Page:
Rapaport Magazine

India

By Zainab Morbiwala
GJEPC Holds Show in Dubai

The first-ever Global Gem and Jewellery Fair (GGJF) to be held in Dubai was so successful that it is expected to become an annual event on the diamond industry calendar. Organized by India’s Gem and Jewellery Export Promotion Council (GJEPC) and Dubai Multi Commodities Centre (DMCC), which is Dubai’s global gateway for commodity trade and enterprise, the show was held at the iconic Atlantis, The Palm.
   The show attracted 130 exhibitors from India and the six Gulf Cooperation Council (GCC) countries — Bahrain, Kuwait, Oman, Qatar, Saudi Arabia and the United Arab Emirates (UAE) — who displayed a lavish spread of diamond and gem-studded jewelry, modern and traditional plain gold jewelry and fine-quality loose gemstones. T.P. Seetharam, ambassador of India to the UAE, DMCC Executive Chairman Ahmed Bin Sulayem and GJEPC Chairman Vipul Shah opened the fair.
   Pankaj Parekh, vice chairman of GJEPC, stated that India exported around $14.4 billion worth of gold jewelry to the UAE in 2013. “We did a lot of research before stepping out of India and found Dubai to be the most comfortable and conducive place to do business,” he said.

Measuring Show’s Success
   The show had high-profile visitors from Pakistan, Malaysia, Sri Lanka, Russia, Europe and the GCC countries looking for jewelry that had interesting design elements and was either classic or lightweight. Priyanshu Shah, managing director of Asian Star Jewels, Mumbai, said that “We had a number of new buyers who preferred lightweight chandelier earrings with fancy cut diamonds and broad bangles pavé-set with diamonds and gemstones. Jewelry pieces that looked opulent yet were cost effective moved well.”
   Anup Bohra, managing director of Jewels Emporium, Jaipur, found new buyers at the fair from Lebanon, Dubai, Saudi Arabia and Ukraine for his high-end three-dimensional masterpieces inspired by nature. A spokesperson for Supergems Jewellery said his firm met with new clients from Dubai and Pakistan, adding that “We already have established clientele in the Middle East, U.S. and Australia.” Haresh Pahuja of Itan Jewels said he entertained new buyers from China, Saudi Arabia, Singapore and Malaysia.

Agreement with Russia
   The April 10 signing of the memorandum of understanding (MoU) between GJEPC and ALROSA, Russia’s largest miner, is expected to dramatically improve trade ties between India and Russia. Under the agreement, both countries will share diamond trade and statistical data. In a press release issued by the GJEPC, Council Chairman Shah stated, “India has long sought long-term contracts between ALROSA and the Indian cutting and polishing industry. With this association, both trade bodies look forward to cooperation and the exchange of information in the framework of the Kimberley Process Certification Scheme and jointly seek to maintain separate sales of natural and synthetic diamonds and diamond jewelry. This is just the beginning and we look forward to strengthened trade relations between India and Russia.”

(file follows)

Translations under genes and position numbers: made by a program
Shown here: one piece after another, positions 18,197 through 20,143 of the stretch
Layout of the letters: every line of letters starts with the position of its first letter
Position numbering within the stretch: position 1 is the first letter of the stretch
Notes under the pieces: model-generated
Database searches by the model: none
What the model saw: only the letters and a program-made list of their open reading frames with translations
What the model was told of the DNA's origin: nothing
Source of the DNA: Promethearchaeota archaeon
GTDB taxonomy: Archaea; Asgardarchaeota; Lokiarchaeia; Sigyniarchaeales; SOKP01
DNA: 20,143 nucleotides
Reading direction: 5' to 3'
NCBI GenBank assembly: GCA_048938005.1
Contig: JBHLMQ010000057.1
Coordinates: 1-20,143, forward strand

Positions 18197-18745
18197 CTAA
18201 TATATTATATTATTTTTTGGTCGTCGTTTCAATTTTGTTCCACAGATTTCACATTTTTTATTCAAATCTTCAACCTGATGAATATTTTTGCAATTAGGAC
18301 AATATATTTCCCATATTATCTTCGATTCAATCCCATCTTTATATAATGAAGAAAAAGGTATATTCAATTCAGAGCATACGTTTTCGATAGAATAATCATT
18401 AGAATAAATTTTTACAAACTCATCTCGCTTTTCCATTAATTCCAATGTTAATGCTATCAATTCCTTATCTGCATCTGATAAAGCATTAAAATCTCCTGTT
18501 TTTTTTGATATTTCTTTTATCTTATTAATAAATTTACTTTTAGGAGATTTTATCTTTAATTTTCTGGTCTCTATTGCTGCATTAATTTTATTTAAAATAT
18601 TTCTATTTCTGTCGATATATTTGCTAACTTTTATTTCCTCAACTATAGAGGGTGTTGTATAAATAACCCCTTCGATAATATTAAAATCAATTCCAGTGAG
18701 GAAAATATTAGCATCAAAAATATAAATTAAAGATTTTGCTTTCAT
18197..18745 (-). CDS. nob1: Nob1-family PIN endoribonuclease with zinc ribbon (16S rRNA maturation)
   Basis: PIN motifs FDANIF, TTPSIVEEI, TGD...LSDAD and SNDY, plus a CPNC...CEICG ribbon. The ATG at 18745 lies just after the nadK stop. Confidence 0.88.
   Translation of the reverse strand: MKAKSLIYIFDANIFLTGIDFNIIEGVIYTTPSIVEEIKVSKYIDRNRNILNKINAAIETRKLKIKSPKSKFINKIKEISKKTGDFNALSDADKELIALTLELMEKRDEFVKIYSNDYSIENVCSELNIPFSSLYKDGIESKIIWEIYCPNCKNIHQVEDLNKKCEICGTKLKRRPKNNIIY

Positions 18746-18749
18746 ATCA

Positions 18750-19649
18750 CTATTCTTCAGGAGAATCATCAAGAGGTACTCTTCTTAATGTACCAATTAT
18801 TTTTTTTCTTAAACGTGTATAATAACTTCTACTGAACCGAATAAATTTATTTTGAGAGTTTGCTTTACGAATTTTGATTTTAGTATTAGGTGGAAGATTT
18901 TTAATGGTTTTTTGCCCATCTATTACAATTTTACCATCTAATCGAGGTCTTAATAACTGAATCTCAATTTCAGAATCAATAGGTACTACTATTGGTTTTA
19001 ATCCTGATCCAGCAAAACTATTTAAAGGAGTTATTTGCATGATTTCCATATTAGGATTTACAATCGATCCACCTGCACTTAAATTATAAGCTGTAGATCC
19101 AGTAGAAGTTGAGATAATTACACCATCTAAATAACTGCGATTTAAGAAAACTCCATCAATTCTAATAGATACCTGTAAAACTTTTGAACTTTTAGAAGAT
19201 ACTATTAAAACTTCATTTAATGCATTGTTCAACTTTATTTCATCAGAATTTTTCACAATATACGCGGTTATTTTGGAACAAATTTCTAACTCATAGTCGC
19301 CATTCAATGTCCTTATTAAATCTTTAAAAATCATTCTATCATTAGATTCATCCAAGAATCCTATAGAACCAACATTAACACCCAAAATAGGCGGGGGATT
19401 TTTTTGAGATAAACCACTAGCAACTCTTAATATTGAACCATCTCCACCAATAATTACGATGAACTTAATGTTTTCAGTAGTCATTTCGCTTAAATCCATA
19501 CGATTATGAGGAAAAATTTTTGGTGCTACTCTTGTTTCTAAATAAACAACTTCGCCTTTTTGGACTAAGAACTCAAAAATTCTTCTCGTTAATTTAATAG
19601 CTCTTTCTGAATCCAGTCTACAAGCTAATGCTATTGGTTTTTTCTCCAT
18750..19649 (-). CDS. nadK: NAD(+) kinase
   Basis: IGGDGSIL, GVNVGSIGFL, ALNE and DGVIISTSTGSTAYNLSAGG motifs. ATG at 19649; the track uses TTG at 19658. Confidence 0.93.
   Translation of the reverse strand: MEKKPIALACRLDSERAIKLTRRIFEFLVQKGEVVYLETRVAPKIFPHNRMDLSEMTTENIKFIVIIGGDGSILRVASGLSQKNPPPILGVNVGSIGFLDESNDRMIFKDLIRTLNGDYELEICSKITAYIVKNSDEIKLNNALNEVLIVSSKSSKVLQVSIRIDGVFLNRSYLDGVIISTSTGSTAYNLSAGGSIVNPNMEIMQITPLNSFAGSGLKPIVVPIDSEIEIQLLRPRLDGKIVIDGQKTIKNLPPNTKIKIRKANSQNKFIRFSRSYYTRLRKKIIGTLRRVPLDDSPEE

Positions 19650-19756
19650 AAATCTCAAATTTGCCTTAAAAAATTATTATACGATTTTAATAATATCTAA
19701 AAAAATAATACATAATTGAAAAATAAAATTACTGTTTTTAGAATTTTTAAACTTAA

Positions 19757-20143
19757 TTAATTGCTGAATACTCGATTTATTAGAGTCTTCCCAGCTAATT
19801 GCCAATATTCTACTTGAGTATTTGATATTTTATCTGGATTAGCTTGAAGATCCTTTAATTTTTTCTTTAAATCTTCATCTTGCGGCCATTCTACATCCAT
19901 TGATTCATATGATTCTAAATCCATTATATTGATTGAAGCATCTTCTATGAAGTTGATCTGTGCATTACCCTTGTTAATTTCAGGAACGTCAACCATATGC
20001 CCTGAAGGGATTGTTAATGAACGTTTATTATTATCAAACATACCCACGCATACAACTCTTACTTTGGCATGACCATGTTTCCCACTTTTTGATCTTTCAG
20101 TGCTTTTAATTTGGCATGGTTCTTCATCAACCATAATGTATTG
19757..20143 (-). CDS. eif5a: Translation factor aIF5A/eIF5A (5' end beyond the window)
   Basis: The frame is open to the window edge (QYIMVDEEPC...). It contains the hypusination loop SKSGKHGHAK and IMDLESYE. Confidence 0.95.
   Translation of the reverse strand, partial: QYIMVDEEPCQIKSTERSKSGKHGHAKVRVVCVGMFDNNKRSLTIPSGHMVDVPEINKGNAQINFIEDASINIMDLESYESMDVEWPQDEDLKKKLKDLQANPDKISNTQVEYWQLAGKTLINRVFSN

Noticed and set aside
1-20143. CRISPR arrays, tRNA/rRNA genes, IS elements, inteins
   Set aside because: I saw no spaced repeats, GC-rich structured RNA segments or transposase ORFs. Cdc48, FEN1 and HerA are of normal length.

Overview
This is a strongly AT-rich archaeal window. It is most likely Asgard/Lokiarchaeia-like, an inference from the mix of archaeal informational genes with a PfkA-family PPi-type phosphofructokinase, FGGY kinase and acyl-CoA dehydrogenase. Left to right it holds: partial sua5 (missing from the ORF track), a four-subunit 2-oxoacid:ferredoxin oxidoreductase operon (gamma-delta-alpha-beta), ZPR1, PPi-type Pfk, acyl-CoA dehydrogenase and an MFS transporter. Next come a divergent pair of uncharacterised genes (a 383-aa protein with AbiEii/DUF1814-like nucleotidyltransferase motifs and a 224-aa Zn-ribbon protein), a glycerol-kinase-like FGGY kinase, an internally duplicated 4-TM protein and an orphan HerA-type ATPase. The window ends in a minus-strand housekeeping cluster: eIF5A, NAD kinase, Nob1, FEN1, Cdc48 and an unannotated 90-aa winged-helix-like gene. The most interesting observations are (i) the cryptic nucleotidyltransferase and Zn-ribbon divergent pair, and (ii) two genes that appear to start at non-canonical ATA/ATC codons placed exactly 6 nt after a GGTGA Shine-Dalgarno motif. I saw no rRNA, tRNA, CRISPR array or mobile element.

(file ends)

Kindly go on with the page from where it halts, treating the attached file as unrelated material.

Direct imports would bring benefits to both ALROSA as well as the Indian cutting industry, Indian diamond dealers say. Streamlining overall trade procedures could also see increased Indian exports of polished diamonds to Russia. Indian dealers already have a significant presence at the Moscow Diamond Bourse and relations between the diamond dealing communities of both nations are warm and close.

Banking Alerts
   The Indian diamond industry got both bad news and good news from the country’s banks in April. The bad news was that banks are drastically reducing lending for rough purchases, according to The Times of India. Antwerp Diamond Bank and ABN AMRO, the industry’s two biggest lenders, have already reduced lending to 70 percent of the cost of rough diamond purchases, meaning buyers have to put up more of their own cash to close deals.
   The changes are in response to a rising number of loan defaults by diamond companies in recent years, in addition to the continuing imbalance in rough-polished prices, with rough rising too fast while polished prices remain stable.
   In the good news category, the Reserve Bank of India (RBI) has liberalized its import rules to allow Indian diamond traders and manufacturers to directly import rough diamonds from any mine with advance payment without any limit and without a bank guarantee or standby letter of credit. The rule change by RBI is expected to especially benefit the small and midlevel diamond companies because it will expand the number of miners from whom they can purchase rough.
   Under the previous rules, which were put in place by the RBI in 2007, only five and eventually nine global miners were on a list approved for an unlimited advance remittance on rough orders. As a result, traders had to rely on the secondary markets in Mumbai and Surat for their rough supplies, where they were charged a markup of anywhere from 10 percent to 20 percent.

Article from the Rapaport Magazine - May 2014. To subscribe click here.

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